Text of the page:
The dream-environment last night -- right up until when my alarm went off, too, apparently -- was a dream version of Salt Lake City. I have never been to any part of Salt Lake City outside of the airport, so I'm not counting on it being accurate, but dreams aren't about accuracy. The entire time I was in the city, it was still under that post-sunset sky glow -- enough for street lamps to be on, and about half of the sky that flat, starless blue-gray of almost-night -- except full night never showed up. I traveled around with family and unknown friends of my family (invented friends of my family! Extras, I guess) to a function at a large hotel that was close to Temple Square, but not obviously close: I wanted to go to the Square but was worried I'd get lost on my own. (Our path into town had skirted the Square, and in fact seemed to be designed to take us through non-obvious corners of the city. Does Salt Lake have twisty alleys? One of those briefly showed up.) So I went off by myself -- through a buffet area with quiet, gently helpful people serving food and Norah Jones's "Come Away With Me" playing on the P.A. -- and sat down to read a write-up about the valley where Salt Lake City was built. It's as if I wanted to know not how to get to where I wanted to go, but why where I wanted to go was where it was, if that makes any sense. The write-up seemed to be trying very hard to say why placement was significant, but not for the reasons told about in the story of the Mormon migration. A sense of place, and of why the people of the religion went there originally, is of course important to that religion; I don't know much about the Church of Mormon, but I know that.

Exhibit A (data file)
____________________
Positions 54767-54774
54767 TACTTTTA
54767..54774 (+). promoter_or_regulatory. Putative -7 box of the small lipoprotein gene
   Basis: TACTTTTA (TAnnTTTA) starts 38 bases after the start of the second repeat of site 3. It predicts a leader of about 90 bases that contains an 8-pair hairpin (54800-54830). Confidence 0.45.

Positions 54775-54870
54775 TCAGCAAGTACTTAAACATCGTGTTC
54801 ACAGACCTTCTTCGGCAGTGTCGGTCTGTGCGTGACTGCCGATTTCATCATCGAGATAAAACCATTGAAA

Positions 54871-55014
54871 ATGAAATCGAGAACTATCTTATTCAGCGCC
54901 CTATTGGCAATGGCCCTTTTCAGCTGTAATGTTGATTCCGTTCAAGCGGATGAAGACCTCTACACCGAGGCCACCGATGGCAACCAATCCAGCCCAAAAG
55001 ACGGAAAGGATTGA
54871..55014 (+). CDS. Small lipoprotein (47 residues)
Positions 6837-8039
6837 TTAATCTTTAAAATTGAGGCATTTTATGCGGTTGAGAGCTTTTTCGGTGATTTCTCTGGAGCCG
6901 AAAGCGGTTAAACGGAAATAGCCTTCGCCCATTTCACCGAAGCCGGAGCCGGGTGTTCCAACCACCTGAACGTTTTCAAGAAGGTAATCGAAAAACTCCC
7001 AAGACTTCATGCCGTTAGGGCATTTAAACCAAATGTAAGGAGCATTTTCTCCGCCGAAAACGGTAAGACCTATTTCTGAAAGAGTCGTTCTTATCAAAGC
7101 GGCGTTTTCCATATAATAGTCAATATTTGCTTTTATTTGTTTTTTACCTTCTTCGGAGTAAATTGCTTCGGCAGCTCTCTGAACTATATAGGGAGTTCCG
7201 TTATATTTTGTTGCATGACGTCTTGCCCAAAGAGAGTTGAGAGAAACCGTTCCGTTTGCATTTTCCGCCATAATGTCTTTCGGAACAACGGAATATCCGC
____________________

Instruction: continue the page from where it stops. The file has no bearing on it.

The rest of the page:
Yes, I'm as surprised as you are that religion was a topic in a dream of mine.
Realizing I was where I was, I also got thinking of my few handy references to Salt Lake, most of which come from Rick Emerson, who moved there in the 1990s for a radio job. He had a decently successful dating life while there -- he met his wife there, and before that he got plenty of (I'll speak euphemistically) company. In fact one time on his show he said "If you can't get laid in Utah, you are not meant to have sex."
But the strongest feeling from the dream was that sense that something was trying hard to show me why that sense of place was and is important. Or that *I* was trying hard to get that sense.
Also, there was a dream-diversion, or a dream-digression, I guess, about people going to England to walk through an art installation that was basically a winding path set (carved? No, but the path was lower than the rest of the gym, as if the path was lined with thousands of uniformly-sized boxes) into a large gym's floor, all of the floor covered by black tarps. It was nothing as orderly as a labyrinth, but still contemplative in its way. People would climb a ladder down into the room, then walk the winding path, then get back to the ladder and climb back up. David Letterman was one of the walkers. He was being very serious about it.